Senior teachers with the San Diego Unified School District are being offered an incentive to retire.
The move was approved by the board on Tuesday night. The agreement, which was hammered out with the blessing of the labor unions, could save the district millions of dollars and help to balance the budget, which has a gaping hole in it in the wake of state cuts to education.
Teacher Susan Rogers was not planning to retire until next year. The deal -- which offers a bonus of a year's salary -- was more than enough incentive to retire to in Idaho early.
"I think it's just great," Rogers said. "It will be good to get some new teachers in at lower salaries, and I think it's great teachers at the top can go out with a little bit of a gift."
District chief human resources officer Sam Wong said the plan will save the district $5 to $8 million the first year (if about 630 teachers accept the offer).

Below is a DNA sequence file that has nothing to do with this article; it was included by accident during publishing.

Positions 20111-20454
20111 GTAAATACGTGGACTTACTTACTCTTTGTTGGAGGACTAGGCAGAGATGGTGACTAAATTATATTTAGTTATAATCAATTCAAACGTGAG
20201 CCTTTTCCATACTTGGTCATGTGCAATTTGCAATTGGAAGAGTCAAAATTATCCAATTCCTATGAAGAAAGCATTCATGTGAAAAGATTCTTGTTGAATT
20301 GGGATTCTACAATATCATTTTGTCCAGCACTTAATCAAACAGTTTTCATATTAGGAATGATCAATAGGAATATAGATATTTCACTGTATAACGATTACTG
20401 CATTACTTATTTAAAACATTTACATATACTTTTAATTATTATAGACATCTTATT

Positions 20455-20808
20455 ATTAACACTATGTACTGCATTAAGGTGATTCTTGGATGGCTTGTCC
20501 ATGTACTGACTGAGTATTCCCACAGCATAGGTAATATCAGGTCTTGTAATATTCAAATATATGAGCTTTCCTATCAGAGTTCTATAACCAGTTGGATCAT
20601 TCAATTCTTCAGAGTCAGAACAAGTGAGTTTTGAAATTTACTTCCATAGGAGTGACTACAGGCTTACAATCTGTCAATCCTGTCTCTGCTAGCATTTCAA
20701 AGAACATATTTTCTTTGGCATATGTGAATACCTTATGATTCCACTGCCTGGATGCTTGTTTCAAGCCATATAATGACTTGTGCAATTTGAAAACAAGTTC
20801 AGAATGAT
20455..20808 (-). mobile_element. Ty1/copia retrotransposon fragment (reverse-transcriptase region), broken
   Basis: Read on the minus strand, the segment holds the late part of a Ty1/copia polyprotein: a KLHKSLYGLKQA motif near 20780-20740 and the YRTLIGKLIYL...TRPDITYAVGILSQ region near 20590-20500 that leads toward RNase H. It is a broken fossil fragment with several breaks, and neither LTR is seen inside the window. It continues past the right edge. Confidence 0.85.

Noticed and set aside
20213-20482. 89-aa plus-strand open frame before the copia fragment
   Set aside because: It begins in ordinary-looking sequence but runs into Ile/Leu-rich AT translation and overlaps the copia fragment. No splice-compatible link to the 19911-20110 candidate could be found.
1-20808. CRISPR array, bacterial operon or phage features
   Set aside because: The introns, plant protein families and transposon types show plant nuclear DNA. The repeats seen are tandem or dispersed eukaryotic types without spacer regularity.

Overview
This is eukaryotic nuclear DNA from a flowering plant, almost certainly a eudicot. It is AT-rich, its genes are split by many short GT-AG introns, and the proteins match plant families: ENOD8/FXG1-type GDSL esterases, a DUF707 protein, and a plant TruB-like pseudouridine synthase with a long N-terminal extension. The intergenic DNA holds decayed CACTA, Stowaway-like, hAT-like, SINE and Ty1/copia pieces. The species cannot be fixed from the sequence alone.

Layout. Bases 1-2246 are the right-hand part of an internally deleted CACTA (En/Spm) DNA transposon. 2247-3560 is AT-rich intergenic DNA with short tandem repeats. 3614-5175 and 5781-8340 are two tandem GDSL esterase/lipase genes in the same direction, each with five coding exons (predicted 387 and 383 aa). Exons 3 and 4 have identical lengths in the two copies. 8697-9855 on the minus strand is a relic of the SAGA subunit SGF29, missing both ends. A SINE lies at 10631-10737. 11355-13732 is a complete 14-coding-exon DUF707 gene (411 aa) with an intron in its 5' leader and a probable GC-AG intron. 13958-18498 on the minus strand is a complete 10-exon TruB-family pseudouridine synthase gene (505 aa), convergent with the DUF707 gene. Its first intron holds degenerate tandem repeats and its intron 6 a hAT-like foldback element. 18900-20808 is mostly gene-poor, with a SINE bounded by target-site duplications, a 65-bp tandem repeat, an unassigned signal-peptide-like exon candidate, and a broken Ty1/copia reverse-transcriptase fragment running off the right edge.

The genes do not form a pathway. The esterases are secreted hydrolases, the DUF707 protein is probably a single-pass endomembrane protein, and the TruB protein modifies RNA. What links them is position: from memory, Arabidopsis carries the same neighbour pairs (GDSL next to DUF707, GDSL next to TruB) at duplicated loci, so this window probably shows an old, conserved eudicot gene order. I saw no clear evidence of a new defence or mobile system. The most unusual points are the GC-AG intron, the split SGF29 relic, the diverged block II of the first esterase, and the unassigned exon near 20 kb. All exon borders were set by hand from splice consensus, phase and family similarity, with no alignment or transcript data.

"That will help us because we have a $77 million problem," Wong said. "It's a huge problem, and that's only part of it, but it's an important part of it."
About 250 of the 630 teachers getting the deal would have retired anyway. That subgroup includes Molly White, who has been an educator for 34 years.
"I think they're going to save a lot of money," White said. "They can pay for two teacher with my salary."
The head of the teachers union said that schools will experience some instability as teachers transfer to other schools. Some people are left wondering, though, how the loss of veteran teachers will be felt around the district.
"We believe that while we have talent going out the door, we have talent coming in the door," Wong said.
Wong said that resources for mentoring and training will have to be used wisely.
For their part, some veteran teachers said that new teachers with new ideas will be a breath of fresh air for classrooms.